6 George Rigakos, “A beginner’s guide to Canadian university baseball.” Canadian Baseball Network. (December 16) Reposted. Accessed June 11, 2019. https://www.curavensbaseball.com/a-beginners-guide-to-university-baseball-in-canada/
7 The demise of the CCBA and the appearance of the ACBA were announced through social media on Facebook July 25, 2019. https://www.facebook.com/CanadianUniversityBaseball/photos/a.2070884913221857/2258906037753076/?type=3&theater and the takeover of the former CCBA account by ACBA on Instagram: https://www.instagram.com/atlanticcba/
8 “How to Calculate RPI and What it Means to Handicappers.” madduxsports.com. Accessed February 3, 2019. http://www.madduxsports.com/library/cbb/how-to-calculate-rpi-and-what-it-means-to-handicappers.html
9 Alex Kirshner, “Yes, USC should have made it to the NCAA tournament.” SBNation. (March 11) Accessed July 9, 2019. https://www.sbnation.com/college-basketball/2018/3/11/17104676/usc-snub-ncaa-tournament-march-madness-2018
10 In 2018, the University of Calgary applied for membership in the CCBA and was accepted but ultimately could not participate as no other western team agreed to play them in a qualifier — a condition set out by the CCBA. The principle author of this paper is also the former President of the CCBA who received the application and membership cheque from the University of Calgary. A provisional agreement was worked out where if at least four members of the CCBC also joined the CCBA the top finisher in the preceding year would be invited to the CUWS. While these conditions were never satisfied, such staggered seedings are not alien to Canadian baseball. The same principle is applied during Baseball Canada’s Sr. men’s championship and in much international baseball competition. For university baseball, of course, the limitations are obvious. Depending on turn-over senior student-athletes graduate and freshmen arrive, the complexion and competitiveness of the team will also change.
11 CU Ravens Baseball. 2018. “McGill’s historic winning streak snapped by Carleton at 30 games.” (September 10). Reposted from CCBA. Accessed July 8, 2019. https://www.curavensbaseball.com/mcgills-historic-winning-streak-snapped-by-carleton-at-30-games/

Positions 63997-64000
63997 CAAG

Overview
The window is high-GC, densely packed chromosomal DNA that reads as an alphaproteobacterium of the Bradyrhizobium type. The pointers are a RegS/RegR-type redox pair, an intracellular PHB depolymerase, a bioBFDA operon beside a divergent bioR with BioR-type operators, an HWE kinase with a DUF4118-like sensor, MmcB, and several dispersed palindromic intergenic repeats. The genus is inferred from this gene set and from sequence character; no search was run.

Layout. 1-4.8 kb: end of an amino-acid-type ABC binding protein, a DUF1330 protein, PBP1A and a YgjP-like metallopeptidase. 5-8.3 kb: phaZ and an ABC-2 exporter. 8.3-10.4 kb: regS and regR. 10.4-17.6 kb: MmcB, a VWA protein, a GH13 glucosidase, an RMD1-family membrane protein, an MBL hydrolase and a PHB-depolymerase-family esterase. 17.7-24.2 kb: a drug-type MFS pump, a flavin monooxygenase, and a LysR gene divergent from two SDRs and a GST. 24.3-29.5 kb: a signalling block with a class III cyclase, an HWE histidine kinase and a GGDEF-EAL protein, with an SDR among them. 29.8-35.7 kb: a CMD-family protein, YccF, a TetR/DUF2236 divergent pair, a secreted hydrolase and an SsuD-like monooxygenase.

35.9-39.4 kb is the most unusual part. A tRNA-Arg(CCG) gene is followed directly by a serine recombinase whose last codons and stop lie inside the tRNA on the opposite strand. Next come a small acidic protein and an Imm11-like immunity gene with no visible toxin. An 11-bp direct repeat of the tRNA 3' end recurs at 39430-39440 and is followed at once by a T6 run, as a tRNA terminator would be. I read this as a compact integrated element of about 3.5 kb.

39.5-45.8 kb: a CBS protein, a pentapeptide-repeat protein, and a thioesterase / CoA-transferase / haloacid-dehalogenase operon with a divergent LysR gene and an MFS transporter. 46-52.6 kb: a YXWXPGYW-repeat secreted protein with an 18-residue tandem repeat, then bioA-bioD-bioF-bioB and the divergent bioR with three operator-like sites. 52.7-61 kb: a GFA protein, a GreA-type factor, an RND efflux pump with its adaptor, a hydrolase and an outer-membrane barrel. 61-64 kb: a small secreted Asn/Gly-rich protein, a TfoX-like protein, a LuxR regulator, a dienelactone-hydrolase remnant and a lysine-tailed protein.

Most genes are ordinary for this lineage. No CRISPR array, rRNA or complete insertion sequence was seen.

12 Their only win came in 2016 when Saint Mary’s upset McGill in round-robin play 3-2.
13 James, Crepea, “Pac-12 weighing 20 game basketball schedule, massively raising non-conference standards.” Oregon Live. (May 1) Accessed July 8, 2019. https://www.oregonlive.com/collegebasketball/2019/05/pac-12-weighing-20-game-basketball-schedule-massively-raising-non-conference-standards.html
14 Of course, it cannot go unstated that some teams will attempt to manipulate their inter-conference schedule to best boost their RPI. See: Jesse Newell, “How KU basketball won the scheduling game… again.” The Kansas City Star, June 29, 2018. Accessed September 12, 2019. https://www.kansascity.com/sports/college/big-12/university-of-kansas/article214096929.html
15 Marc Tracy, “R.I.P. to the R.P.I.: Selection committee breaks out new math,” New York Times, March 15, 2019, Accessed July 8, 2019. https://www.nytimes.com/2019/03/15/sports/ncaa-bracket-selection-sunday-net-rating.html
16 C. Carnahan, “Football RIP ranking system clears final hurdle for 2019.” Orlando Sentinel,January 28, 2019. Accessed June 1, 2019. https://www.orlandosentinel.com/sports/highschool/os-sp-hs-fhsaa-football-0129-story.html
17 Neil Greenberg, “The NCAA’s lousy new metric is going to make March Madness even crazier,” Washington Post, December 18, 2018. Accessed July 8, 2019. https://www.washingtonpost.com/sports/2018/12/18/ncaas-lousy-new-metric-is-going-make-march-madness-even-crazier/?noredirect=on&utm_term=.8a5887a2f735
18 Philip Yates, “The PING ratings: A method for ranking NCAA baseball teams,” SABR Baseball Research Journal, Fall 2011. Accessed July 9, 2019. https://sabr.org/research/ping-ratings-model-rating-ncaa-baseball-teams